The Obama administration broke the law. So concluded a report released last week by the nonpartisan Government Accountability Office that reviewed the highly controversial exchange in May of five Taliban leaders held at Guantanamo Bay for Army Sgt. Bowe Bergdahl.
In 2009, then-PFC Bergdahl somehow fell into the hands of the Taliban, the only U.S. solider to be held captive in Afghanistan. A 2010 Pentagon investigation found the evidence "incontrovertible" that the infantryman purposely walked away from his platoon.
Despite the circumstances of Pfc. Bergdahl's captivity, the Obama administration decided that his freedom was worth purchasing by turning out of Guantanamo the five extremely dangerous Taliban militants and flying them to Qatar, where they are free to roam that country as they please.
The GAO concluded that the administration violated several provisions of the 2014 Department of Defense Appropriation Act, which Obama signed into law in December.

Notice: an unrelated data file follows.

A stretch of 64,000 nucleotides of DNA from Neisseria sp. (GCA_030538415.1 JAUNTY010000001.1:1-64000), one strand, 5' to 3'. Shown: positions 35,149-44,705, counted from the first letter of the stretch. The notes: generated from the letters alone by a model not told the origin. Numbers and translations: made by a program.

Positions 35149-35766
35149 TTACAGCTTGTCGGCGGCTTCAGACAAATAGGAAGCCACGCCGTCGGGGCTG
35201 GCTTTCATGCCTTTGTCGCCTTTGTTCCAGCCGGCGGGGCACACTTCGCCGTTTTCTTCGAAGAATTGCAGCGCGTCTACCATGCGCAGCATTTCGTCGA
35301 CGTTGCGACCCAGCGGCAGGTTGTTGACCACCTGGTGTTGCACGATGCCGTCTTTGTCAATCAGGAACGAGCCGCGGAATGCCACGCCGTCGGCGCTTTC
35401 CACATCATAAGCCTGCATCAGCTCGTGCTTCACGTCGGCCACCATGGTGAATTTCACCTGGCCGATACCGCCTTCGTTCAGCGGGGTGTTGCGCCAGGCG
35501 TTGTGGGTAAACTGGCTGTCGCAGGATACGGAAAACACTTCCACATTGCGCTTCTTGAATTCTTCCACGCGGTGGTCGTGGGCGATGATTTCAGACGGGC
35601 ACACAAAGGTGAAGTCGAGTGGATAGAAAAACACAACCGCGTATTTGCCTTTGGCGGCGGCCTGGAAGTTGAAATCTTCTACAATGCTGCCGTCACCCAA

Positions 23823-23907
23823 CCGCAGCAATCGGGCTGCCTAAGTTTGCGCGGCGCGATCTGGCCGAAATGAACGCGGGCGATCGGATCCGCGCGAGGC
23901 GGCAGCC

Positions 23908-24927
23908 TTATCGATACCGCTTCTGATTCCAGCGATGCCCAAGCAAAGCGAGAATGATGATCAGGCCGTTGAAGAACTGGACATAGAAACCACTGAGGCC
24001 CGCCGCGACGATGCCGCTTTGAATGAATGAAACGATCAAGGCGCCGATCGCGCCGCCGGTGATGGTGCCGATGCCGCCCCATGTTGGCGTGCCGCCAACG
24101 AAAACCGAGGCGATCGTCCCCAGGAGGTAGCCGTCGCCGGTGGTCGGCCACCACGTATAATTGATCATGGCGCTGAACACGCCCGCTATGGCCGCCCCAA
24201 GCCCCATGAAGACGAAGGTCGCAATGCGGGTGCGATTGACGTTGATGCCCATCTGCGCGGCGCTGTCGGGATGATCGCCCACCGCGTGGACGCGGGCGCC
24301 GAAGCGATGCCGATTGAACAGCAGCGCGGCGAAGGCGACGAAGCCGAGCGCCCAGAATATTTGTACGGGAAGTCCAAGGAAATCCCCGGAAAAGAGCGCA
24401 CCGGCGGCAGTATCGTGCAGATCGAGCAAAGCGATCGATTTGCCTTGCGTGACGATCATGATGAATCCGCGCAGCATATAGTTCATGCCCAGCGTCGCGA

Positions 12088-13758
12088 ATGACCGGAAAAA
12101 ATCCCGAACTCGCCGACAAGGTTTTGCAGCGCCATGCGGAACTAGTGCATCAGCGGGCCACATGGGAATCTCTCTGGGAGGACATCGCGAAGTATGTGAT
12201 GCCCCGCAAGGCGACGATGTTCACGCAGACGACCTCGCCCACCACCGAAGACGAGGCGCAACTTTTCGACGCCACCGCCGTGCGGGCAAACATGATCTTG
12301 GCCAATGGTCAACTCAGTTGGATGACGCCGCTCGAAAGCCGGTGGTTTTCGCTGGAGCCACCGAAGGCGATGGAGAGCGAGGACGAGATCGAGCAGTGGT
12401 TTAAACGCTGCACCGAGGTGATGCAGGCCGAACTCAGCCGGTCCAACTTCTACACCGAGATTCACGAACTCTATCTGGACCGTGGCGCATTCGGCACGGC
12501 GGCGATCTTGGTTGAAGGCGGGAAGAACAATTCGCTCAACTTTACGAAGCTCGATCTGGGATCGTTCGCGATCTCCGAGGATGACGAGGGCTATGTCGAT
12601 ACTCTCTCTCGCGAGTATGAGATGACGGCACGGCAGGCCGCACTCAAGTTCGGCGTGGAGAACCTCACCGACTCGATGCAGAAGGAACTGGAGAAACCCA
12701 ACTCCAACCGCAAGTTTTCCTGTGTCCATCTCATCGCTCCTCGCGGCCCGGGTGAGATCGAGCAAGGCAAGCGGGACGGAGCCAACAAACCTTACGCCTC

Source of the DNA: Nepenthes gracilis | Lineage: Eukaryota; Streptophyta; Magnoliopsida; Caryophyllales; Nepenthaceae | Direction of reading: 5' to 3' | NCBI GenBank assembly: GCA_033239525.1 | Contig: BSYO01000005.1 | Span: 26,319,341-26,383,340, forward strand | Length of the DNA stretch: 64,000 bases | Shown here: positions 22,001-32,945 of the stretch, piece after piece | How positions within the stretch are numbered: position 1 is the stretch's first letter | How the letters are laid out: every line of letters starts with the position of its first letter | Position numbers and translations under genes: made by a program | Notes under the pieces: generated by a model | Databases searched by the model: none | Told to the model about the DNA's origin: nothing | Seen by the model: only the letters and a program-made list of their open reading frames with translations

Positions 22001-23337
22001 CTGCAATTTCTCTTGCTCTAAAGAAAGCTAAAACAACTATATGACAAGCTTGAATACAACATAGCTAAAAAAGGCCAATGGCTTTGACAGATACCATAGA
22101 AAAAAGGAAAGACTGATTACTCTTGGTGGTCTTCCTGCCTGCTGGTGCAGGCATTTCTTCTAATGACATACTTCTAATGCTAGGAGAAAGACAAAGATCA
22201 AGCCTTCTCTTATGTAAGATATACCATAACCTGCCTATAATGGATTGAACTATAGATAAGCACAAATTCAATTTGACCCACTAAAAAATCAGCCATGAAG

The Obama Pentagon failed to "notify relevant congressional committees at least 30 days in advance of the transfer," as required under section 8111 of the law.
It also failed to make a determination, under section 1035(a), that the individuals released from Guantanamo were "no longer a threat to the national security of the United States."
And it similarly failed to determine, as required under section 1035(b), that the release of the five Taliban leaders would "substantially mitigate the risk" of the individuals "engaging or reengaging in any terrorist or other hostile activity that threatens the United States or United States persons or interests."
Finally, GAO found that the Defense Department violated the federal Antideficiency Act by using funds to carry out the transfer "when no money was available for that purpose."
The issue here is not so much whether Sgt. Bergdahl should have been exchanged for five dangerous Taliban leaders. It's whether Obama was right to suspend the rule of law to secure the sergeant's release.
Well, we come down on the side of those who argue that the president's constitutional duty to "take care that the laws be faithfully executed" trumps the understandable desire to rescue American personnel who fall into enemy hands - be it Sgt. Bergdahl or a bona fide hero captured under less-questionable circumstances.